This desk study first looks at some of the early experiences of resettlement and the approaches generated to analyze them. It then presents an overview of the most significant recent formulations of theory (Cernea's risks and reconstruction model) and policy (the World Bank guidelines). The second section addresses the gaps in existing policy and theory. The paper argues that approaches to resettlement that overlook the distribution of societal power ignore crucial conflicts of interest among different stakeholders in the resettlement process. The third section then looks at the gaps in practice, in terms of the ability of resettlement programmes to address economic and power issues, using the risks and reconstruction model as a framework for discussion. The fourth section looks at how to improve existing theory, policy, and practice so that resettlement leads to greater equity and growth. A final concluding section offers some discussion of the potential problems involved in moving from an economic approach to a more explicitly political-economic one.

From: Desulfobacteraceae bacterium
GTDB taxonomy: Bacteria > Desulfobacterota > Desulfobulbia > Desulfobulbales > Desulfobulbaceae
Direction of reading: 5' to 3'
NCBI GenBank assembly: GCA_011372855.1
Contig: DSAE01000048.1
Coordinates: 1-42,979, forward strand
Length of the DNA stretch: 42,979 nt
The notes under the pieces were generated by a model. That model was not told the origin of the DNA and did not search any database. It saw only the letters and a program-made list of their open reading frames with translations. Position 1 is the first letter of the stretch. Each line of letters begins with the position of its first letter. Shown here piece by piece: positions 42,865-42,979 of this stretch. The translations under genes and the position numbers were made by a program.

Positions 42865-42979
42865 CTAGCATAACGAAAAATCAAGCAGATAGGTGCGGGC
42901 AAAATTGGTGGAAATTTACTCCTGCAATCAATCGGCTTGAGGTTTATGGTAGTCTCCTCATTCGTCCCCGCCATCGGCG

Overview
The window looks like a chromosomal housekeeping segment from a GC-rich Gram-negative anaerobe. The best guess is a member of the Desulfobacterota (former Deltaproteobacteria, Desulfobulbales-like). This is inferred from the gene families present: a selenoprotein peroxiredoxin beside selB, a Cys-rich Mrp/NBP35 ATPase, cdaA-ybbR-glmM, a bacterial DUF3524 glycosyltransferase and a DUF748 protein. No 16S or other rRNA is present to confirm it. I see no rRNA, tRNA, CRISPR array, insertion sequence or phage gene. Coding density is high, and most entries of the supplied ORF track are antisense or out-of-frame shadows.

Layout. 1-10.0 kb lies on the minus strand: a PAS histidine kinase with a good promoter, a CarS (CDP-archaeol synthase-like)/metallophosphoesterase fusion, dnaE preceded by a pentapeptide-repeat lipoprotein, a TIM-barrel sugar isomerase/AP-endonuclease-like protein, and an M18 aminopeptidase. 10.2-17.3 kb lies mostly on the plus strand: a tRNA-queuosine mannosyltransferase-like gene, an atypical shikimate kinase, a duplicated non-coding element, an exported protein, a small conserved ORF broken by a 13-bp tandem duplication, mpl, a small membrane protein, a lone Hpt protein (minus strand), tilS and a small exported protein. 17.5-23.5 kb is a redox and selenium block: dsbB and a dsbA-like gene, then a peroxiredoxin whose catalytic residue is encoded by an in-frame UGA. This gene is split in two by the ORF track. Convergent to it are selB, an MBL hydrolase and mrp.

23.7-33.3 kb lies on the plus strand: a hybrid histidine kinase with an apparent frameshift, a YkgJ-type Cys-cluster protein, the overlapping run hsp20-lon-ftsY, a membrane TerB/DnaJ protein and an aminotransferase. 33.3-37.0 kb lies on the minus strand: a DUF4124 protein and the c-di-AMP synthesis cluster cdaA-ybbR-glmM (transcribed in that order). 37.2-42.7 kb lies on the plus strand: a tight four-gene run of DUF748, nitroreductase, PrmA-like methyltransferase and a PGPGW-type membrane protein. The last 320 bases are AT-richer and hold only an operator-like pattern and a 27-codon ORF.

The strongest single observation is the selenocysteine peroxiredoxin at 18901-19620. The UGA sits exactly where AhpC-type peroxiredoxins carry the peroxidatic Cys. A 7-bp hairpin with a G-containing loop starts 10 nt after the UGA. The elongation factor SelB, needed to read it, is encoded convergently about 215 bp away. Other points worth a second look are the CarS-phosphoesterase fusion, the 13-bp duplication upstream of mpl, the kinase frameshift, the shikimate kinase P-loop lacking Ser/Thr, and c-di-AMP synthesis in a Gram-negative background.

DFID, London, UK, 101 pp.